Different strokes for different folks I guess. IMO if your going to
charge top dollar you should have enough professional integrity to do
the job right and in this case make an attempt to find the leak. A
quality the OP's tech apparently doesn't posses.
Maybe he was out of Windex leak detector. :)
As I said, limits don't matter check the PT chart it will tell you if theres
Your pulling "venturi effect" out your your ass and you know it...it's not
going to happen except perhaps once in a thousand years because the
specific conditions that must be met are all but completely impossible to
Fuck it just sell them a new condensor...
--( your question has little if anything to do with your determining whether
or not there were non-condensables in the refrigerant ).
Referring someone to specific federal law enacted by the government agency
having jurisdiction over refrigerant purity is "pawning it off" according to
your twisted view....
Daltons law describes the effect on pressure with a combination of
gases and Charles law describes how pressure and volume react to a
change in temperature.
P.S. The condensing unit is indoors, there is liquid in the system,
the sg moisture indicator goes from green to yellow. The moisture in
the system freezes at the metering device causing a temporary
restriction that cycles the unit off on the pressure control above
atmospheric pressure for a short period at which point the moisture
thaws and the cycle repeats.
How does the moisture get into the system?
Yeah I forget exactly but temp/ vapor pressure relationship is basic gas law
not going to look it up.
Not sure where you are going with this but feel free explain--it does appear
you are assuming above there already was enough moisture present in the
sysyem to freeze and cause a restriction.
So also need to explain how the moisture got there in the first place though
I suppose it could become more concentrated upon repeated topping off.
Still, this has little to do with the need for checking pressure temp in
order to verify non-condensibles as opposed to routinely replacing the
entire charge because there "could be" moisture in it.
trapped in the drier. After the drier absorbs to capacity the excess
carries along with the refrigerant and oil. That makes nasties as you
know. Eventually the compressor burns out. That's why is always good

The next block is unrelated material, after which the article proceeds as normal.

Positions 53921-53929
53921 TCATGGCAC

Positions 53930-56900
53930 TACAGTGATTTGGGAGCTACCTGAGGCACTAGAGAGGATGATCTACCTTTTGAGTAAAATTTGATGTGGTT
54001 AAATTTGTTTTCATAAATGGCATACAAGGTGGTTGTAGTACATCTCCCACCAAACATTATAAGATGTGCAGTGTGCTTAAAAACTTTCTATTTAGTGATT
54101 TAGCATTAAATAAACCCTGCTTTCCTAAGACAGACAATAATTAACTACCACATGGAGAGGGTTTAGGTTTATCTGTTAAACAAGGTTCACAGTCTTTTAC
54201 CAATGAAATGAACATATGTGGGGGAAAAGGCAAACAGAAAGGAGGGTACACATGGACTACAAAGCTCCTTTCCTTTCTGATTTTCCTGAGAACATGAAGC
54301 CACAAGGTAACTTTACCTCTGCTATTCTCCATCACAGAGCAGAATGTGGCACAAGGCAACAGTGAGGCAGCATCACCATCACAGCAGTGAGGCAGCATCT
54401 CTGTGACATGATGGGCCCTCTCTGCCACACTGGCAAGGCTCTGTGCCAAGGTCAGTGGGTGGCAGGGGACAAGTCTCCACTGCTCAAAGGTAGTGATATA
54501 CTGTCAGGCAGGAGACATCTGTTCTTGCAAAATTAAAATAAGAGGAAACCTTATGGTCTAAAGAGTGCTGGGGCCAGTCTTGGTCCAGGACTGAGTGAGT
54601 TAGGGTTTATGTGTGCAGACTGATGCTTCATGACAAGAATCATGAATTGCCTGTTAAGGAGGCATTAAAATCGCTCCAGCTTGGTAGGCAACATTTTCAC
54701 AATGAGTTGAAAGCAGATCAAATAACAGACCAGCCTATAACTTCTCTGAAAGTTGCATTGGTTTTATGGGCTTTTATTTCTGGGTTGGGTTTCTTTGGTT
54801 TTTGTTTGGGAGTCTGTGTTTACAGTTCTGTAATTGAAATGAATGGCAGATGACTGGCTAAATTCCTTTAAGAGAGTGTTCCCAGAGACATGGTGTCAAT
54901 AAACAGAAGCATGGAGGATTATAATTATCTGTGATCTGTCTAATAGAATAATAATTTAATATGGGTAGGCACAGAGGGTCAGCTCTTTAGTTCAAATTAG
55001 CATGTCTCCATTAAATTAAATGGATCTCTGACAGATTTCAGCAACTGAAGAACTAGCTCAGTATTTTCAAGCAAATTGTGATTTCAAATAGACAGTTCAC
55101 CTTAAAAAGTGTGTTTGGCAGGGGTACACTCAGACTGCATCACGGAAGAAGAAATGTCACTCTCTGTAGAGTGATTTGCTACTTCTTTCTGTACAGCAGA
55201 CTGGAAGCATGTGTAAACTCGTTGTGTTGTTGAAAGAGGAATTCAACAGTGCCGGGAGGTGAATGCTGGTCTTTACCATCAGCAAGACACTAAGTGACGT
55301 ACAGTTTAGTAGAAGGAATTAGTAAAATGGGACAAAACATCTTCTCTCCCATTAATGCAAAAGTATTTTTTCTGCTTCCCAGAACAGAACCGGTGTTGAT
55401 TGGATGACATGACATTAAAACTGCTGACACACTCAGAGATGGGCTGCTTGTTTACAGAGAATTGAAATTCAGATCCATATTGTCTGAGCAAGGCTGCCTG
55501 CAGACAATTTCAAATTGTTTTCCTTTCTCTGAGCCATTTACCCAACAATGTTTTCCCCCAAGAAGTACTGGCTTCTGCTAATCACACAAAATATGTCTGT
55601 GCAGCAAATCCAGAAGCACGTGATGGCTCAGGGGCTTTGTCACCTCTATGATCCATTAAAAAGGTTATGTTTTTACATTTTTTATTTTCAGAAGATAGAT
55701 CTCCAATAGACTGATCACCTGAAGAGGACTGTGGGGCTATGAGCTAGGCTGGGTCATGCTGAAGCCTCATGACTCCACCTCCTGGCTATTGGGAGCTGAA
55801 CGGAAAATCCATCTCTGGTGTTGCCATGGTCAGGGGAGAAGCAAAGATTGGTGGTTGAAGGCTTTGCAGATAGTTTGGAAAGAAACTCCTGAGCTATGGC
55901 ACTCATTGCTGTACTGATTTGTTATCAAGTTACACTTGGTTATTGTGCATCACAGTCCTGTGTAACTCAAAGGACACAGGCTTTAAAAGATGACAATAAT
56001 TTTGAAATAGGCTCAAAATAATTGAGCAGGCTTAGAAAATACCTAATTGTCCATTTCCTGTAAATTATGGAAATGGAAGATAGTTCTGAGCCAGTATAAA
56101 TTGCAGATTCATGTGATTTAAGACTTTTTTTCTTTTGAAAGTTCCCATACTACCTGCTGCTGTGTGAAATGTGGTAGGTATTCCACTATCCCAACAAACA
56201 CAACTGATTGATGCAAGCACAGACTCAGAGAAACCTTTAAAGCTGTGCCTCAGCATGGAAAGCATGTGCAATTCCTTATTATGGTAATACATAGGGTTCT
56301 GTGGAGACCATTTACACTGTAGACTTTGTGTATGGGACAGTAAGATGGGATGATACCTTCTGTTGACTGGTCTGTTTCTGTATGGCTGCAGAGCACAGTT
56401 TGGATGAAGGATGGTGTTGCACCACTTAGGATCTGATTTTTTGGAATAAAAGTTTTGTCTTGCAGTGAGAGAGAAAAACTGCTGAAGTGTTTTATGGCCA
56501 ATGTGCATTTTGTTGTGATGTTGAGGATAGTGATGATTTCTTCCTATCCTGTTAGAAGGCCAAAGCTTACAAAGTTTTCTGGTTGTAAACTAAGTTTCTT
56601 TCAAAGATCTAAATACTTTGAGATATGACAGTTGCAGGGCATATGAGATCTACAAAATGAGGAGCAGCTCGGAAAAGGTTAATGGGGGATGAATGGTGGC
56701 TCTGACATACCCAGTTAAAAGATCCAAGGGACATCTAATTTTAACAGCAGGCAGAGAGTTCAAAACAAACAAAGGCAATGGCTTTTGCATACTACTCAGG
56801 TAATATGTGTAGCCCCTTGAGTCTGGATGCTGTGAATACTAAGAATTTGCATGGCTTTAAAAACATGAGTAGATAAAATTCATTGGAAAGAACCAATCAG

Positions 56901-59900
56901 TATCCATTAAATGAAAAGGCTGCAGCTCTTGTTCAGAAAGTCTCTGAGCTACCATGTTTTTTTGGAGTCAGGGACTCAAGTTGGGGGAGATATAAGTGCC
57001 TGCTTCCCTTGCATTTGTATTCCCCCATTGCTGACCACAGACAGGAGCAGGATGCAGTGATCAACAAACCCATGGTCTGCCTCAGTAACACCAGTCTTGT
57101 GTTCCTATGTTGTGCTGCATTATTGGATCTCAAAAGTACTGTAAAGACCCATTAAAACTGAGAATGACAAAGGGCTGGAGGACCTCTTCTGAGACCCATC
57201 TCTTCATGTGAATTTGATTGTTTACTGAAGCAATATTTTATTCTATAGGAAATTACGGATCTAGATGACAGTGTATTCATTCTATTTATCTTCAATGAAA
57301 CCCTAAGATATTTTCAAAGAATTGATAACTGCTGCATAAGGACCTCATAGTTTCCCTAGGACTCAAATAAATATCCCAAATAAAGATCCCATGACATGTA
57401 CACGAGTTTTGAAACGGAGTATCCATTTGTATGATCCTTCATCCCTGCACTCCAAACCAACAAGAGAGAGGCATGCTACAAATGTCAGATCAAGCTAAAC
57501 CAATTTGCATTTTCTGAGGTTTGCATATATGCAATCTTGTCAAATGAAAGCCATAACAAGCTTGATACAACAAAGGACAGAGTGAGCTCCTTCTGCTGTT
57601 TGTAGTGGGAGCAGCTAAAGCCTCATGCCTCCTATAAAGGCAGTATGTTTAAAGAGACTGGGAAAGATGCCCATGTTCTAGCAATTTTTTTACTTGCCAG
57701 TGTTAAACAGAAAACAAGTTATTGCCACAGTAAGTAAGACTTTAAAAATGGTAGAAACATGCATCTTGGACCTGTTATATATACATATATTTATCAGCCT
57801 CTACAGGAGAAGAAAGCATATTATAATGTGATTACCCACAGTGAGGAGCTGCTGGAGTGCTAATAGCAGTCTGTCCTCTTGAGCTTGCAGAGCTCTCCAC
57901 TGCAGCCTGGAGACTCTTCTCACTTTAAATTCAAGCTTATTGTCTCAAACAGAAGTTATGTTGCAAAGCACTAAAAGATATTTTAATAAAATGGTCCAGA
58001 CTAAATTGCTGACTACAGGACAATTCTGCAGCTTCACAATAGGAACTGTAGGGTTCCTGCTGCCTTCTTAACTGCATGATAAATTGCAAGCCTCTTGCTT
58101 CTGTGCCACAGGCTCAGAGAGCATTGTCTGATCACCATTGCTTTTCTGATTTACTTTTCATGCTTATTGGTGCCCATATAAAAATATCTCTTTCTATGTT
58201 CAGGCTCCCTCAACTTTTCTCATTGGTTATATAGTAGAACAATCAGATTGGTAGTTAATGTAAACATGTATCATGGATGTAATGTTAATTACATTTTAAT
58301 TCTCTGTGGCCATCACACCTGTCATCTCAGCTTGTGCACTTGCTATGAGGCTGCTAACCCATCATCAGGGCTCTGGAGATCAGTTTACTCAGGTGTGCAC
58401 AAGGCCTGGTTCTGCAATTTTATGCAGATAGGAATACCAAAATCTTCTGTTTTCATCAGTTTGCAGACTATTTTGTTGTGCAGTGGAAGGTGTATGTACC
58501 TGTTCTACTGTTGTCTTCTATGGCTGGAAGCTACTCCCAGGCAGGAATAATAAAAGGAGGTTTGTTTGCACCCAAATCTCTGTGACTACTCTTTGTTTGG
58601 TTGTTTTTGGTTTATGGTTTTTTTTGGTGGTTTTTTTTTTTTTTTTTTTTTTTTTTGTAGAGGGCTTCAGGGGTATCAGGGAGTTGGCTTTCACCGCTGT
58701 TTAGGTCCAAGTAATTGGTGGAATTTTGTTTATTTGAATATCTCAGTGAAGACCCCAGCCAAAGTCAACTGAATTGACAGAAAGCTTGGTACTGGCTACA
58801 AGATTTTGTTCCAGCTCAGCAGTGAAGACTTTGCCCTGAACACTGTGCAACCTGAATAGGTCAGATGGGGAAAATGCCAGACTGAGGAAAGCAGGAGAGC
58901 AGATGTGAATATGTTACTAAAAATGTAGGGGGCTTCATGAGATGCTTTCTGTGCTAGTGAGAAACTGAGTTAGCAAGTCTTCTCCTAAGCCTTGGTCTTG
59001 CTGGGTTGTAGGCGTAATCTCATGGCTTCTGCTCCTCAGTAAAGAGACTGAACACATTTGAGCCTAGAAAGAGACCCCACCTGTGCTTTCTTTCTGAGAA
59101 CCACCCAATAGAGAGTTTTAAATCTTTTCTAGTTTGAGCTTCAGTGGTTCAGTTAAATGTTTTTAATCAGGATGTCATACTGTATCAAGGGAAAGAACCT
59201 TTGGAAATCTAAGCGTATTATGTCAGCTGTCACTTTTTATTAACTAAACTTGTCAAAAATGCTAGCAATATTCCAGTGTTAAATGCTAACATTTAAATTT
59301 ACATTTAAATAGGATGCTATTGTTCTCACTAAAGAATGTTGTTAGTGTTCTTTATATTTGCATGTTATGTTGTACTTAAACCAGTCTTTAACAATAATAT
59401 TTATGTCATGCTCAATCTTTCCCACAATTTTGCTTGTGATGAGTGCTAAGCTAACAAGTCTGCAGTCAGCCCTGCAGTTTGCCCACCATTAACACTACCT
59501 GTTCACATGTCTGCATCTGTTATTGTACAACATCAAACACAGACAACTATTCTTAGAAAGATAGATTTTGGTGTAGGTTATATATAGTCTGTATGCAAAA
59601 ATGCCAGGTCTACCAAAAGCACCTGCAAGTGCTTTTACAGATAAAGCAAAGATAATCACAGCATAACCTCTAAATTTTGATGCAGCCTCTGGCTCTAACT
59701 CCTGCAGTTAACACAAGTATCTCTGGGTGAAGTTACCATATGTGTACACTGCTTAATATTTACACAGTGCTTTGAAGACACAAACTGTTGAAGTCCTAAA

practice to change the drier every time you open a system.
Just think, with todays POE oil and if there's a moisture problem you
also must change the oil and the new oil can only be exposed to
atmosphere for 15 minutes tops. If POE oil is exposed longer than
that has just become bio waste. That's not a big deal with a semi
hermitic but it can be with a tin can.
You're right about the way to check for non-condensibles. Usually if
you find non-conds in a system you have a larger issue.
Well -410 and POE wasnt a part of the original discussion here--actually it
was the OP has a -22 system and is tired of the runaround concerning a
supposed evap leak and so he was considering a complete replacement vs $1200
to replace the evap.
My own experience here is that before doing anything else make him take a
beeper to the schraders.
Maybe then at least I got one thing right this time.
Yeah right, I'd much rather go back and replace his *new* "shit" evap under
warranty (at my expense) because it's rotted from the inside out.
Why don't you and the OP get together and find a clue!
5 year MANUFACTURE WARRANTY!!!!!
It's your puppy, if you didn't do the job correctly the first time!!!!
Get a damn clue dude... you're so far off in left field your complete
business theory is blown to hell.
Your wasting your breath.... he doesn't have a clue about resi, just
centrifugal chillers and industrial. But that all you can get from sitting
on the bench in the union hall.
I bet he would freak if he looked inside the heat pump system I installed
last week. Prolly not too many in here have seen a mother board with a
daughter board in a resi heat pump...... and that doesn't include the boards
in the AHU or furnace.
This is the particular equipment match that I installed;
Split System: Heat Pump with Remote Outdoor Unit-Air-Source
Outdoor Unit Model Number: RPNL-030JEZ
Indoor Unit Model Number: RHLL-HM3617+RCSL-H*3617A*
Manufactured by: RHEEM MANUFACTURING COMPANY
under the Trade/Brand name: RHEEM RPNL SERIES
has been rated in accordance with
ARI Standard 210/240-2006 for UNITARY AIR-CONDITIONING AND AIR-SOURCE HEAT
and is certified by the Air-Conditioning, Heating, and Refrigeration
Institute to meet
the following product performance ratings:
Cooling Capacity (Btuh): 29800
EER Rating (Cooling): 12.75
SEER Rating (Cooling): 15.00*
Heating Capacity(Btuh) @ 47 F: 31600*
Region IV HSPF Rating (Heating) 9.25
Heating Capacity(Btuh) @ 17 F: 19800*
A * following a rating indicates a voluntary rerate of previously published
data, unless accompanied with a WAS which indicates an involuntary rerate.
ARI Reference #: 3228149
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